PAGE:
Lorem ipsum dolor sit amet, consectetur adipisicing elit, sed do eiusmod tempor incididunt ut labore et dolore magna aliqua. Ut enim ad minim veniam, quis nostrud exercitation ullamco laboris nisi ut aliquip ex ea commodo consequat. Duis aute irure dolor in reprehenderit in voluptate velit esse cillum dolore eu fugiat nulla pariatur. Excepteur sint occaecat cupidatat non proident, sunt in culpa qui officia deserunt mollit anim id est laborum.

Lorem ipsum dolor sit amet, consectetur adipisicing elit, sed do eiusmod tempor incididunt ut labore et dolore magna aliqua. Ut enim ad minim veniam, quis nostrud exercitation ullamco laboris nisi ut aliquip ex ea commodo consequat. Duis aute irure dolor in reprehenderit in voluptate velit esse cillum dolore eu fugiat nulla pariatur. Excepteur sint occaecat cupidatat non proident, sunt in culpa qui officia deserunt mollit anim id est laborum.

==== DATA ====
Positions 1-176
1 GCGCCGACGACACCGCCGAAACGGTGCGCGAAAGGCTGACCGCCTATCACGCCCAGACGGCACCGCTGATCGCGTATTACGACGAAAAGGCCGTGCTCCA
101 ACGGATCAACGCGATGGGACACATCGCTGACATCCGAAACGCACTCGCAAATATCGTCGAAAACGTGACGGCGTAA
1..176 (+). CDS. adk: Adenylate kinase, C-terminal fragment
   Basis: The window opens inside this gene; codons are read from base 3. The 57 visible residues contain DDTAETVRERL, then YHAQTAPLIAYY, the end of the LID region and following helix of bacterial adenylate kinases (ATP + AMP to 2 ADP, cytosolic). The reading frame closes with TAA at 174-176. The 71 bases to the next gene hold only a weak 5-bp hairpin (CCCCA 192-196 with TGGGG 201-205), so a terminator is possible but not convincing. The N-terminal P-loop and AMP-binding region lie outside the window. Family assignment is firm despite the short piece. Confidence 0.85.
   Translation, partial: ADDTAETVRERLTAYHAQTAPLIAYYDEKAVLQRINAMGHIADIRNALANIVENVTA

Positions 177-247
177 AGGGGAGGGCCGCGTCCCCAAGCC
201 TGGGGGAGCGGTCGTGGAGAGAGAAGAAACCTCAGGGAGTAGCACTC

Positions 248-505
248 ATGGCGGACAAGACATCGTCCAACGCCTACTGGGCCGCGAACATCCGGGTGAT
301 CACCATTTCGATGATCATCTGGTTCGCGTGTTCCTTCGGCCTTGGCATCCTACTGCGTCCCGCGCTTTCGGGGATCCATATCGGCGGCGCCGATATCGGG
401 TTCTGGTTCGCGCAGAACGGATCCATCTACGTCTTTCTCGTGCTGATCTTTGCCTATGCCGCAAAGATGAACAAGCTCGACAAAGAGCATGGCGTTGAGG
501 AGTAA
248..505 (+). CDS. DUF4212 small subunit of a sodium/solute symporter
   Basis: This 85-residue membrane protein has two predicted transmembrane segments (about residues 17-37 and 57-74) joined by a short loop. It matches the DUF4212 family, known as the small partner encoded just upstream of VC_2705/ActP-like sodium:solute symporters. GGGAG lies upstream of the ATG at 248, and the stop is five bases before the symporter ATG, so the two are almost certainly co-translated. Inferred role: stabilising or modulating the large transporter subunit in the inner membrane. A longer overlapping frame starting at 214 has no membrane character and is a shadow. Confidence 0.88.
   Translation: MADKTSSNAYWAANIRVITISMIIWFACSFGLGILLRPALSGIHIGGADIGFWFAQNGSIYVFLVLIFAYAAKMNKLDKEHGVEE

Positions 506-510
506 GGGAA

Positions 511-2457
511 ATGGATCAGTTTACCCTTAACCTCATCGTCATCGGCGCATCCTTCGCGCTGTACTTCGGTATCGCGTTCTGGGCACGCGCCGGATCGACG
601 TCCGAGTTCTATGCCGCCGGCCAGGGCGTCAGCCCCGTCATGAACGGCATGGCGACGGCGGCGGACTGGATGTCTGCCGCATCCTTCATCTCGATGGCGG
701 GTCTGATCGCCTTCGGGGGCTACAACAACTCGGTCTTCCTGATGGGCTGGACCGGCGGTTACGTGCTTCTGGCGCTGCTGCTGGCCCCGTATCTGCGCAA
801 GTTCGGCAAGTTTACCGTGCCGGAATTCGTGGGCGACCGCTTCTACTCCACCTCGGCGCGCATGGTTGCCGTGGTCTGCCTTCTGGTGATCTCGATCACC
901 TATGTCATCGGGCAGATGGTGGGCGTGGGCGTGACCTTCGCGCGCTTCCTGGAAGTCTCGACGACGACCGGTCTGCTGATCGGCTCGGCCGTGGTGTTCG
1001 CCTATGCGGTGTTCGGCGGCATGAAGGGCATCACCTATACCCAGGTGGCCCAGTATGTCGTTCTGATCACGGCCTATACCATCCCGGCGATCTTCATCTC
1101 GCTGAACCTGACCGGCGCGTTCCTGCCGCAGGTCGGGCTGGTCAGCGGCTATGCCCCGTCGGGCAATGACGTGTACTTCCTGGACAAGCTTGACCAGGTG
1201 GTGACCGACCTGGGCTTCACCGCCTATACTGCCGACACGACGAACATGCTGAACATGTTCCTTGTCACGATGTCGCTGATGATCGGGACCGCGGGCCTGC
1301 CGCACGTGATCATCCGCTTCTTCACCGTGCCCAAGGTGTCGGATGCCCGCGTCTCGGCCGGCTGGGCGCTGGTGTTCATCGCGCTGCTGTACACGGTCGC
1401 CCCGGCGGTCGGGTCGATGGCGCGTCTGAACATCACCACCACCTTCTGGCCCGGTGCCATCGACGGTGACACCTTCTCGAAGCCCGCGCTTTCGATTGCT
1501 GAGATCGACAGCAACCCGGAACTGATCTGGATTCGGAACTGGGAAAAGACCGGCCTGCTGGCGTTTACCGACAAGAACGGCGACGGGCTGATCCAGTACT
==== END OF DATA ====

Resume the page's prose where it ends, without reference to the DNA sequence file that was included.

Annotated bibliography

• TODO

• TODO

Moore, G.E. (1925). A Defense of Common Sense.

• “Here is one hand.”
• TODO

• TODO

Carnap, R. (1928). The Logical Structure of the World and Pseudoproblems in Philosophy.

• Der logische Aufbau der Welt
• TODO

• TODO

• TODO

• TODO

• TODO

• TODO

Carnap, R. (1950). Empiricism, Semantics, and Ontology.

• Carnap (1950)

1. The problem of abstract entities

• Empiricists tend to prefer to restrict themselves to nominalistic language – without containing references to abstract entities.
• Formalists view mathematics as a mechanistic calculus without interpretation, but physics seems to lend its own interpretation.

In physics it is more difficult to shun the suspected entities because the language of physics serves for the communication of reports and predictions and hence cannot be taken as a mere calculus.